JUST IN: U.S. Strategic Posture Called ‘Insufficient’ for Future Threats
A report from the U.S. Strategic Posture Commission released this month found the United States’ current nuclear forces are not sufficient for future threats posed by China and Russia.
The nation is on the cusp of a “fundamentally different global setting for which we did not plan and we are not well prepared,” Madelyn Creedon, the commission chair of the Commission on the Strategic Posture of the United States, and Brookings Institute nonresident senior fellow, said during a Hudson Institute panel discussion Oct. 23.
Rebeccah Heinrichs, a commissioner and Hudson Institute senior fellow, called the difference between the last report in 2009 and the commission’s current findings “dramatic,” including how optimistic the commissioners were 14 years ago about the direction of the threats facing the United States.
“We are facing two nuclear peers and that is unprecedented,” Creedon said. “And so the nation must act now and with a sense of urgency. Steps need to be taken again now to enable both near and longer term decisions.”
The nearly 150-page report offered 81 recommendations, but the panel highlighted, among others, a need to bolster conventional forces and address a dwindling nuclear workforce.
The report’s timeframe examined the last 14 years since the 2009 report with a focus on 2027 to 2035, and the transition phase stretching from present to 2027.
Creedon called out five assumptions she said underpin the report: Russia and China will continue to grow their nuclear arsenals, a ‘one major war’ construct is no longer viable, the foundational tenants of the U.S. Nuclear Strategy remain valid, strong allies and partners are essential, and the U.S. deterrent must be credible.
The United States needs to prepare for the possibility of a two-theater conflict, she said, “even if one of the conflicts is opportunistic. The U.S. defense and nuclear strategy must be implemented to effectively deter and defeat if deterrence fails simultaneous aggression in two theaters.”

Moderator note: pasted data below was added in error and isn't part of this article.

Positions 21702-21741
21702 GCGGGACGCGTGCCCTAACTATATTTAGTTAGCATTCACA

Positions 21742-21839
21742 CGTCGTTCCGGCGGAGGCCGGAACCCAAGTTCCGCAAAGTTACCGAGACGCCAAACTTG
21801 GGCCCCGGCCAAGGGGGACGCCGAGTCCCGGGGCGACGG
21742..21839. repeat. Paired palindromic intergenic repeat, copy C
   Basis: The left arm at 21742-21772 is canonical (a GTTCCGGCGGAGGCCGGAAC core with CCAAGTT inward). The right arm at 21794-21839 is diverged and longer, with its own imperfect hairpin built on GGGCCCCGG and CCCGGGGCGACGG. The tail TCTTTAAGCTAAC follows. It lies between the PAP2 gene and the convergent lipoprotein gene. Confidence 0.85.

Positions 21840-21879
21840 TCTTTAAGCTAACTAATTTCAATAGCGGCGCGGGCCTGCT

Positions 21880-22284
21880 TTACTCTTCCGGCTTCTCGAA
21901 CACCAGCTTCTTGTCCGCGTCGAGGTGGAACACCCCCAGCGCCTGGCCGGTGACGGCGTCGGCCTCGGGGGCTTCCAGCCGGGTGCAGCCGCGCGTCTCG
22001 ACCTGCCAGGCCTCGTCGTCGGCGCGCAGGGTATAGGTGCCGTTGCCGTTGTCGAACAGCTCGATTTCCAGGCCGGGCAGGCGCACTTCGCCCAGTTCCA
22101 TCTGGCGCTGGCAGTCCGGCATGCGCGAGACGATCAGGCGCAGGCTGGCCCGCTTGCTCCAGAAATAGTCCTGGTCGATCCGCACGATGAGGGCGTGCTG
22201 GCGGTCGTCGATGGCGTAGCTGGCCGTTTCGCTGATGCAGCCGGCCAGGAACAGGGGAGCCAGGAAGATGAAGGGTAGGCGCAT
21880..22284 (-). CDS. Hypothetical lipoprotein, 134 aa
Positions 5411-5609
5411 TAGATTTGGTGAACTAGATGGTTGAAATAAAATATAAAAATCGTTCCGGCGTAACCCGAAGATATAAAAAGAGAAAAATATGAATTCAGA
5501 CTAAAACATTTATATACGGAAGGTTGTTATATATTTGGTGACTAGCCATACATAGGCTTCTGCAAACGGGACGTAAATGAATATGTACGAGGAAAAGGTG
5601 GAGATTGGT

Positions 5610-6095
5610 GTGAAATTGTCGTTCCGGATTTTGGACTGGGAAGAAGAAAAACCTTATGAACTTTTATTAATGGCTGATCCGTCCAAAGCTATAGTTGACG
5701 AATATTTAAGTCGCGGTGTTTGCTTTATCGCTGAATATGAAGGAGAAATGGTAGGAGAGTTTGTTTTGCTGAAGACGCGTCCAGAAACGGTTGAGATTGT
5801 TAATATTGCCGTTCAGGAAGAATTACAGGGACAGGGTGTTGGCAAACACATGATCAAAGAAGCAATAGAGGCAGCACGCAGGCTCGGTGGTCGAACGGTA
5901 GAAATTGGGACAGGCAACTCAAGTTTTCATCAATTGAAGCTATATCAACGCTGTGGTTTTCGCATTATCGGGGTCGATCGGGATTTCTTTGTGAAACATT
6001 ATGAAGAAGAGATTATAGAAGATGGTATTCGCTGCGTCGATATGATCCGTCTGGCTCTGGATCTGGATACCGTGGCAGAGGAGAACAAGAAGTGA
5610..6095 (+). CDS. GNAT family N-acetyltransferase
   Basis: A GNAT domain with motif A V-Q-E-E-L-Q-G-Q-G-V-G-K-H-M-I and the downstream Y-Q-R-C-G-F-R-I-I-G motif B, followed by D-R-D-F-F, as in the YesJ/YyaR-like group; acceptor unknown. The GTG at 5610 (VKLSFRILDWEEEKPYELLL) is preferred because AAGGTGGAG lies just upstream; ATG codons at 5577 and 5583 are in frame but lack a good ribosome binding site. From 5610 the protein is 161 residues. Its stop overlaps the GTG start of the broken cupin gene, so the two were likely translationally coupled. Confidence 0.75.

According to the report, that makes the execution of the nuclear modernization programs of record “urgent,” which includes the replacement of all U.S. nuclear delivery systems, modernization of their warheads, comprehensive modernization of U.S. nuclear command, control and communications, and recapitalizing the nuclear enterprise infrastructure.
While recognizing the imperative of the modernization strategy, the report also found it wasn’t enough. Avoiding specific numbers, the report recommended increases in the planned number of deployed Long-Range Standoff Weapons, B-21 bombers and Columbia-class submarines.
“We … feel that the currently planned number of Columbia-class submarines is insufficient,” Marshall Billingslea, commissioner and Hudson Institute senior fellow, said during the panel. Current plans call for 12 of the new subs with the first to be delivered in 2031.
He also said a third shipyard is needed to build up capacity.
“We will need to both increase plant production as well as a third shipyard in order to accomplish that,” he said, also noting that the report recommends the current ballistic missile Ohio-class submarines “will need to be extended longer than originally planned.” The report pays “a lot of attention” to the submarine force, “and it’s not in a good place right now,” he added.
The report also touches on the larger submarine industrial base, “and it’s not just the Columbia class,” Creedon said. “It’s also the Virginia-class submarines that, at the moment, are way behind schedule.”
The industrial base that supports both the Defense Department and the National Nuclear Security Administration “is out of date, unusable, or in some case, literally falling down,” Creedon said, adding that both departments are struggling with supply chain issues and “neither have enough capacity to meet future requirements.”
Workforce and supply chains need to be considered, Heinrichs said. “If we’re not doing that, then really all of this is impossible. Or very, very difficult to do.”
Another highlight was the need for increased conventional forces. “Without conventional forces to deter regional wars, the use of nuclear weapons regionally becomes more likely,” Creedon said. “And without significant conventional increases, the U.S. will need to rely more on nuclear weapons, increasing their role, not decreasing their role, as we have sought for years to achieve.”
Rose Gottemoeller, commissioner and Hoover Institute research fellow, said some may read the report as an embrace of nuclear warfighting, and an “escalate to deescalate” strategy.
“I think this is total nonsense,” she said. “We clearly express here as a commission a preference to continue to focus on our conventional force posture. Yes, we spend a lot of time talking about nuclear force posture … but we also focused on the need to build up our conventional capabilities as well.”
Lastly, the panel emphasized the importance of allies and partners.
“Strong allies and partners are essential and make us all stronger together,” Creedon said.
Gottemoeller called their role “exceptional,” and that the commission recognized their “importance overall to the security of the United States of America.”
Heinrichs added that both the United States and its allies and partners have long benefited from the stability and order of the systems of alliances and sovereignty of nations.
“We literally cannot win a long Cold War against the Chinese without our allies,” she said. “They have advantages that we can cooperate with and take advantage of.”